Intravenous drug use is also responsible for most of the increase in AIDS,
particularly among the poor and minorities.

Dr. David Satcher, the surgeon general, said yesterday that 40 percent of
all new AIDS infections in the United States are either directly or
indirectly attributed to infection by contaminated needles; among women and
children, the figure is 75 percent.

The decision clearly made the government's top scientists uncomfortable. At
the press conference announcing it, Shalala was accompanied by a phalanx of
them, including Satcher and Dr. Harold Varmus, director of the National
Institutes of Health, as well as two institute directors and two officials
from the Centers for Disease Control and Prevention in Atlanta.

Most shifted uncomfortably in their seats as reporters peppered Shalala
with questions about the administration's decision, although none publicly
disagreed with it.

Shalala declined to discuss the internal debate between her office and the
White House -- or even her own recommendations to the president -but said
the administration hoped its pronouncement would spur state and local
governments to pay for the programs on their own. In defending the decision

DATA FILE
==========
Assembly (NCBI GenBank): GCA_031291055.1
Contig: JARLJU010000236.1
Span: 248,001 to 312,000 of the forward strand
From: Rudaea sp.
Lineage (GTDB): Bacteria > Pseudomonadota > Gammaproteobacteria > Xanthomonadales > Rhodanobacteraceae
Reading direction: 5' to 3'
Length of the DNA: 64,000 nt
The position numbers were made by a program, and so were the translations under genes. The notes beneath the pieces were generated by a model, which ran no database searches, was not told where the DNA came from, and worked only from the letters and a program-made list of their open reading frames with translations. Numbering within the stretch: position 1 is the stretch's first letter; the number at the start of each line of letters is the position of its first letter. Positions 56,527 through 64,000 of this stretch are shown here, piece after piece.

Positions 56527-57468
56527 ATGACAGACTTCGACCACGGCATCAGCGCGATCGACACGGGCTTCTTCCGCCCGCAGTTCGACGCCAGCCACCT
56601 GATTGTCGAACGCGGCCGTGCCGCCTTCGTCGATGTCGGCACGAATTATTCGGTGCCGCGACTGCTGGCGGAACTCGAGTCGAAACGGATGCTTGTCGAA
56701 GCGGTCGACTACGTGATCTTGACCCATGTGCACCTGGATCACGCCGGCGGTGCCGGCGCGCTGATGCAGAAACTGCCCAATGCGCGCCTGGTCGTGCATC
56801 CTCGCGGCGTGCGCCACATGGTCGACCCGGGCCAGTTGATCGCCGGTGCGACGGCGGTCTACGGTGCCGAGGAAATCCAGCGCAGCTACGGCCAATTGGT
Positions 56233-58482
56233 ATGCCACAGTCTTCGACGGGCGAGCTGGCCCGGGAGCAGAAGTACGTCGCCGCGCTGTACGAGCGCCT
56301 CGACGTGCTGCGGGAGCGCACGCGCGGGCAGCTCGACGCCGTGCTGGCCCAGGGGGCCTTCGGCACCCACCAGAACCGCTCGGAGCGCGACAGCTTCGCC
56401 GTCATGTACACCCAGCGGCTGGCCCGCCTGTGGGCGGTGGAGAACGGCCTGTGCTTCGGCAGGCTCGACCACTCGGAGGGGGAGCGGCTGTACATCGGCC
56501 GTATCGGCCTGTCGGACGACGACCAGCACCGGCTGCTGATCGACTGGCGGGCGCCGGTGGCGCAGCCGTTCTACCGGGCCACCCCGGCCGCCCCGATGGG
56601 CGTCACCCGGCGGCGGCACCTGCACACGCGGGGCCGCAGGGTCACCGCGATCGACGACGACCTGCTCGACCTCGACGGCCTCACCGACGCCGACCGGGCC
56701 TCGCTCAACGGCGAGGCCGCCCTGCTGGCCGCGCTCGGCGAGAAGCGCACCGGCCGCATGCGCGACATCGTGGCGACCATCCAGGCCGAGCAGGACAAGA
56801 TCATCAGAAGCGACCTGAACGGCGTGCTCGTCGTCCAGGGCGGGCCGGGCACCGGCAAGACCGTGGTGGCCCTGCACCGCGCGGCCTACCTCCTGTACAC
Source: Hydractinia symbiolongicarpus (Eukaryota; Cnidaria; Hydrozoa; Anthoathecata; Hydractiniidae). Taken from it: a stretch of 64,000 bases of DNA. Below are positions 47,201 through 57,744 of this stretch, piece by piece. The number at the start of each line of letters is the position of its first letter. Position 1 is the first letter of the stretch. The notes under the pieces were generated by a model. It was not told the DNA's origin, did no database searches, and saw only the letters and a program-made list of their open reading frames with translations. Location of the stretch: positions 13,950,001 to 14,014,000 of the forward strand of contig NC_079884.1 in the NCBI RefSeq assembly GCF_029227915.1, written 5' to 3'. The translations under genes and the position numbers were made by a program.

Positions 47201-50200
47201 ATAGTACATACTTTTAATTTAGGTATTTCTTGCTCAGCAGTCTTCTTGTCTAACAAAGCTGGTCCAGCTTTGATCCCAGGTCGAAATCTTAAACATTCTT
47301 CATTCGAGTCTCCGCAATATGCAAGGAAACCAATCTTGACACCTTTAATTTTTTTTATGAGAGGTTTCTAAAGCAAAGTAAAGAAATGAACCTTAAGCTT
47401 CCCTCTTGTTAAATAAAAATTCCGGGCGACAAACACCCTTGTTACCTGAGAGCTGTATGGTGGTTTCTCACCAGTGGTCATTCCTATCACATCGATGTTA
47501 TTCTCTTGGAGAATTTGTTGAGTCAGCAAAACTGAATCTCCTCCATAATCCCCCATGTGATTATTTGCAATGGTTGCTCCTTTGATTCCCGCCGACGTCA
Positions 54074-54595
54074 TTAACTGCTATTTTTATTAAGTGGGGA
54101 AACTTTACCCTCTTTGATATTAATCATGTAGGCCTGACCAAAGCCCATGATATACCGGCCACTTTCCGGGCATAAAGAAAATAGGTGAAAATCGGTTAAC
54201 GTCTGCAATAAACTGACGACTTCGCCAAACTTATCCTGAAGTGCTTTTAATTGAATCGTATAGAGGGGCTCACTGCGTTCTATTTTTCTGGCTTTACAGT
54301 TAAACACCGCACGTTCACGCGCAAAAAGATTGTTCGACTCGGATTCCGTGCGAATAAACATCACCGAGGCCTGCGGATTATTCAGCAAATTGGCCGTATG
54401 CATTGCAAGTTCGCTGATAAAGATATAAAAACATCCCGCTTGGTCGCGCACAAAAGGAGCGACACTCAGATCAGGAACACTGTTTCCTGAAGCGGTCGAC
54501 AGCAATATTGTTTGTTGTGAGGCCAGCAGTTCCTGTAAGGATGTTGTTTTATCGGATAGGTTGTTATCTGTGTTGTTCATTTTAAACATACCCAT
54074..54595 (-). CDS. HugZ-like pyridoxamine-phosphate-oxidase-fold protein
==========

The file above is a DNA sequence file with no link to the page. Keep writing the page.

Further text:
not to release federal funds, she said studies show that needle-exchange
programs work best when they are carefully designed within local

"We are sending the message that the senior scientists of this government,
in conjunction with a number of scientists around the world," have
concluded that "these needle-exchange programs do in fact work in reducing
HIV transmission and do not encourage drug use," she said.

Indeed, while critics have complained that the programs promote drug abuse,
Varmus said yesterday that is clearly not the case. An extensive review of
the scientific literature, Varmus said, provided "increasingly strong
evidence" that needle-exchange programs can be an effective means of
bringing addicts in for treatment.

He cited a Baltimore study of nearly 3,000 addicts, which found that the
needle-exchange program dramatically reduced the sharing of tainted
needles, and that half the participants in the program entered treatment.

Copyright 1998 Union-Tribune Publishing Co.